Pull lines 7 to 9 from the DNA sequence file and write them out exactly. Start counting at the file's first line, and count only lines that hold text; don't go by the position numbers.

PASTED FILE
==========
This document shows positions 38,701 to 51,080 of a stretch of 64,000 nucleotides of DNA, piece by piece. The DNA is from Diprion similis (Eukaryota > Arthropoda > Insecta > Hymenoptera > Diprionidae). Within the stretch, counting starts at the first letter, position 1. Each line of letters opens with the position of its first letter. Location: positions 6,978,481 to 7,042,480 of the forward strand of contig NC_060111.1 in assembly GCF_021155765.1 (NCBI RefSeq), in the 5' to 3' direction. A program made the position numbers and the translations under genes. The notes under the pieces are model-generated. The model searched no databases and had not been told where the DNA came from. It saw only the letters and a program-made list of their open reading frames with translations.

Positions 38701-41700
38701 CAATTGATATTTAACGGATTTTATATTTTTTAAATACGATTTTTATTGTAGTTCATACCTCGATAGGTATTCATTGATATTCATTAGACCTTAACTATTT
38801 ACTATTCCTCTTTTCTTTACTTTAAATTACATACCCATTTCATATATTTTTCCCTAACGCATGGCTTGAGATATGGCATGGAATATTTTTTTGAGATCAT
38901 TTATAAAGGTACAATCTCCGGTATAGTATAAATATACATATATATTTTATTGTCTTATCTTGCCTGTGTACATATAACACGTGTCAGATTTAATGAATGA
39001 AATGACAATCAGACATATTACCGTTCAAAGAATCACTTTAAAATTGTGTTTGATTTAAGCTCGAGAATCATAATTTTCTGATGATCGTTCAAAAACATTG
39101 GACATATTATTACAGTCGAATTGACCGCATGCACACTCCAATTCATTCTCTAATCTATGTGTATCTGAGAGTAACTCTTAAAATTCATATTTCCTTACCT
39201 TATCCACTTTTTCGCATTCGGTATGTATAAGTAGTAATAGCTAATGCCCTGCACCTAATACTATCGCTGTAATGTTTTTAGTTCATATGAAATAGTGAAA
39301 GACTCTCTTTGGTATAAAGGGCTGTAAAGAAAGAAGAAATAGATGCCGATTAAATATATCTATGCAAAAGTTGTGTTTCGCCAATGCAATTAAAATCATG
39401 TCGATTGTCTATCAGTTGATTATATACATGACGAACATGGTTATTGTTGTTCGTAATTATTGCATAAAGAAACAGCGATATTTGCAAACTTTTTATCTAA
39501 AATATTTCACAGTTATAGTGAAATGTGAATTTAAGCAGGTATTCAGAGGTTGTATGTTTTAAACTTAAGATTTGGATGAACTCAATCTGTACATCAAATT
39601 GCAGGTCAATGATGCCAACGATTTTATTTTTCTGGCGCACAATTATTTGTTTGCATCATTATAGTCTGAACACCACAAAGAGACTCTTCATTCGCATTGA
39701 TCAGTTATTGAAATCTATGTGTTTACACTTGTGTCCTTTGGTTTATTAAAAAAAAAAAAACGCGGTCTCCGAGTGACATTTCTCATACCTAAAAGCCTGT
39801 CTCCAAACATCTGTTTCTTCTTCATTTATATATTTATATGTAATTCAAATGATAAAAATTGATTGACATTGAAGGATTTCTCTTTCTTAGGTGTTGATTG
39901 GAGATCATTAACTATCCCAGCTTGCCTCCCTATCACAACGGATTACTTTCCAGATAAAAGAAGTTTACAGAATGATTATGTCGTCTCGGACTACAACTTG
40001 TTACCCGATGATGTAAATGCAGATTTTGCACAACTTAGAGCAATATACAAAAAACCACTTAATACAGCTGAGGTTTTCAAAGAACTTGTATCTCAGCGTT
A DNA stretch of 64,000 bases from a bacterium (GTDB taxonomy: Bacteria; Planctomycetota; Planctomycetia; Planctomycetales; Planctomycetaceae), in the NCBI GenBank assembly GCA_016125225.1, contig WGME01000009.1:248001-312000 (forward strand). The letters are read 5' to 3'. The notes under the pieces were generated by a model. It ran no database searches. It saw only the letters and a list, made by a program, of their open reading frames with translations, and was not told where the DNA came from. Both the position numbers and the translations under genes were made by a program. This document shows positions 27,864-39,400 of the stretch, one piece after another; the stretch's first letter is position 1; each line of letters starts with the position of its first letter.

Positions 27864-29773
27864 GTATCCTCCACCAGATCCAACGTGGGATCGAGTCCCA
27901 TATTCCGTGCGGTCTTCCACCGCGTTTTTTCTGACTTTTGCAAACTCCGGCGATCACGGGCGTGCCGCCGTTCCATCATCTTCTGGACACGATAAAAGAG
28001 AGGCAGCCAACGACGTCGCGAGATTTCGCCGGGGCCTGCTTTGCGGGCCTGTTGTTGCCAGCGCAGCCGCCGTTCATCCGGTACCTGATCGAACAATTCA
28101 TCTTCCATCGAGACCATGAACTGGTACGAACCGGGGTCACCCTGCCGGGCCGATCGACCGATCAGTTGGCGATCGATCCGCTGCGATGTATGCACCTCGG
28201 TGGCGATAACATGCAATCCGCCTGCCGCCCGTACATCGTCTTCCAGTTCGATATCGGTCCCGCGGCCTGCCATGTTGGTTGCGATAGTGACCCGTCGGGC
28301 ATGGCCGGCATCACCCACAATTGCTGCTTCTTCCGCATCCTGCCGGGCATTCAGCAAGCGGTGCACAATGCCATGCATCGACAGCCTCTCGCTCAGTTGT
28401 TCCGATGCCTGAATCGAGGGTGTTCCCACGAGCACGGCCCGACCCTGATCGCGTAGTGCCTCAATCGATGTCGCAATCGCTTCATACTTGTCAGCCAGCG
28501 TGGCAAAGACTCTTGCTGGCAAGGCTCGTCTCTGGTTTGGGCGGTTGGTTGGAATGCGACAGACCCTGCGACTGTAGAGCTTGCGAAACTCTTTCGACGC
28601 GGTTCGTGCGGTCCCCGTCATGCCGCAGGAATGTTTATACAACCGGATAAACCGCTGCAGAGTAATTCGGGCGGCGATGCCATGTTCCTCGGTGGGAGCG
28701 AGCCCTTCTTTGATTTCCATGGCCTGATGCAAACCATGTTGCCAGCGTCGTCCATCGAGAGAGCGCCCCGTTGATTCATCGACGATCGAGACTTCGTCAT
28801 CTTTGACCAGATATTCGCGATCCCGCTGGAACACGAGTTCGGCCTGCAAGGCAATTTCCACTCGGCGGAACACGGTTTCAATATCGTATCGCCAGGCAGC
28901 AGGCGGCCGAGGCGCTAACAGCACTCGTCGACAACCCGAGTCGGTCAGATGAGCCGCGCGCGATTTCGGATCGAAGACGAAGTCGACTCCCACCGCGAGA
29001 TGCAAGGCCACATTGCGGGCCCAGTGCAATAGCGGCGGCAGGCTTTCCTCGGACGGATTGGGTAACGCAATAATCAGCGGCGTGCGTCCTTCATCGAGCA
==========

39101 GACATATTATTACAGTCGAATTGACCGCATGCACACTCCAATTCATTCTCTAATCTATGTGTATCTGAGAGTAACTCTTAAAATTCATATTTCCTTACCT
39201 TATCCACTTTTTCGCATTCGGTATGTATAAGTAGTAATAGCTAATGCCCTGCACCTAATACTATCGCTGTAATGTTTTTAGTTCATATGAAATAGTGAAA
39301 GACTCTCTTTGGTATAAAGGGCTGTAAAGAAAGAAGAAATAGATGCCGATTAAATATATCTATGCAAAAGTTGTGTTTCGCCAATGCAATTAAAATCATG